Note, that you need to restart Boxshot in order to see the translation updates you’ve just made.
Formatting and Special Symbols
Most of the text elements in Boxshot are pretty simple and consist of one or a few words. However, some messages might be more complex and it is essential to match their structure in the translated text.
If the source text contains a few lines, even the empty ones, consider doing the same in the translated version. This way the interface looks the same for all users.
Some of the text elements contain HTML markup with tags and attributes. Make sure you keep those and translate only the readable text around.
Finally, you may find symbols like %1, %2 etc in the texts. These are placeholders — text elements that are later replaced with something else. Say in the Rendering section you might find an element %1 passes which tells the user how many passes are done by the renderer. The %1 text will be replaced with a number, so it is essential to keep that symbol somewhere in the translated text. It might change its position depending on the language specific, but it must be there.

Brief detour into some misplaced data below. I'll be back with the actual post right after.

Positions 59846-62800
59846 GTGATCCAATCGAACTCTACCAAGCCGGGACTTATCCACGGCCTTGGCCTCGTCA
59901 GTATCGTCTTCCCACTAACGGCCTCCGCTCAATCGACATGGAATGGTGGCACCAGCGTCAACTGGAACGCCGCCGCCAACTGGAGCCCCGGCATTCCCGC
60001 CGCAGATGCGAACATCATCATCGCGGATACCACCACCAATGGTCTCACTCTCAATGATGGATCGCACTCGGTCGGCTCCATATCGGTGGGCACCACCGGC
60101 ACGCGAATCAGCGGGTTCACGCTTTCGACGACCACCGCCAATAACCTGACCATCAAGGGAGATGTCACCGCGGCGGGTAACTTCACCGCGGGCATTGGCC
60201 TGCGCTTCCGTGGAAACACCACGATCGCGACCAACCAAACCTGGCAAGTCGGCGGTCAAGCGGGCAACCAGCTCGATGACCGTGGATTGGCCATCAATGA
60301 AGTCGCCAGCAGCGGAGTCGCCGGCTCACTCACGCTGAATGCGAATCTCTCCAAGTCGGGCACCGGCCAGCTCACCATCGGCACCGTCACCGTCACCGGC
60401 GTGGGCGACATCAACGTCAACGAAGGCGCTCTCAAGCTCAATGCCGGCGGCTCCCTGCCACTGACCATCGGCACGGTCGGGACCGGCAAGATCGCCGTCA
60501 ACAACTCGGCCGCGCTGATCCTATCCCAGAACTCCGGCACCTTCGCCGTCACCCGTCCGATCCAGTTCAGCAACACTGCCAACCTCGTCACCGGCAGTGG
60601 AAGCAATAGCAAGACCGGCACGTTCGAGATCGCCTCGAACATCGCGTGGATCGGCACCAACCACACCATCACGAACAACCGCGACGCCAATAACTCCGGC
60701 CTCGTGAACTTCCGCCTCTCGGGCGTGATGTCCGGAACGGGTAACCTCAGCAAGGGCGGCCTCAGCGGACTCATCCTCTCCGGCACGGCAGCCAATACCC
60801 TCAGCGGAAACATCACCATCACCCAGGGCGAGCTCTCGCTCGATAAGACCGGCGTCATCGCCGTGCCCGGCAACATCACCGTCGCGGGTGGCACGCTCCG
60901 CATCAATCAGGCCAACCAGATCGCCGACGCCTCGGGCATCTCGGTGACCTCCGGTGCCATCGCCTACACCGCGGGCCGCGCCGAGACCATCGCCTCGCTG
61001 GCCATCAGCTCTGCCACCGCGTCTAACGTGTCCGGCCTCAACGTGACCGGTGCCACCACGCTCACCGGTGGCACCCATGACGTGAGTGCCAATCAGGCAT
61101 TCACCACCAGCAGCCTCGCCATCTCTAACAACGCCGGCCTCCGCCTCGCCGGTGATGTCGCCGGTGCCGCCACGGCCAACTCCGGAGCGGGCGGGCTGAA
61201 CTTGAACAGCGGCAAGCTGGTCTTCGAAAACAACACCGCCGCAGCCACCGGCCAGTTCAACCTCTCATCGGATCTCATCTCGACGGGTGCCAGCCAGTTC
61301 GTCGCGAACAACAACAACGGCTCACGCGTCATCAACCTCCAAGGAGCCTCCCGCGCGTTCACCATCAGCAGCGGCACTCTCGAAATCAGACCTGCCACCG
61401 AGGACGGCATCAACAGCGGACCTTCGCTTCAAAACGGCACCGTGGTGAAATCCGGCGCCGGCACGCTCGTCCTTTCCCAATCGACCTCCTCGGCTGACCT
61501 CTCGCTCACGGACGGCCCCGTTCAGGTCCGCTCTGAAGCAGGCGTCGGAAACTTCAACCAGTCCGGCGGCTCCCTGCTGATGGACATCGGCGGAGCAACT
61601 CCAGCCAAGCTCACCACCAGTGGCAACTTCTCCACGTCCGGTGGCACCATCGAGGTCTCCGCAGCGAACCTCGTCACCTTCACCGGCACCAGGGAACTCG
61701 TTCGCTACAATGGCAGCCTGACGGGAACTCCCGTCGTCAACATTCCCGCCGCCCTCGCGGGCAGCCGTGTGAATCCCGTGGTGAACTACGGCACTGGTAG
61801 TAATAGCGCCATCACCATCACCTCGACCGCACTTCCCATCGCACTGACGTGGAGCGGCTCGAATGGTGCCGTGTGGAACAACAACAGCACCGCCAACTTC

There is nothing you can do with the embedded translations, except for cloning them. However, user translations are under your full control and you can manage them by selecting them in the top left field and then right–clicking the translation name. The popup menu will appear:
Here is the list of the menu items:
- Rename… — rename the translation;
- Delete — delete the translation;
- Clone… — make a copy of this translation to edit it further;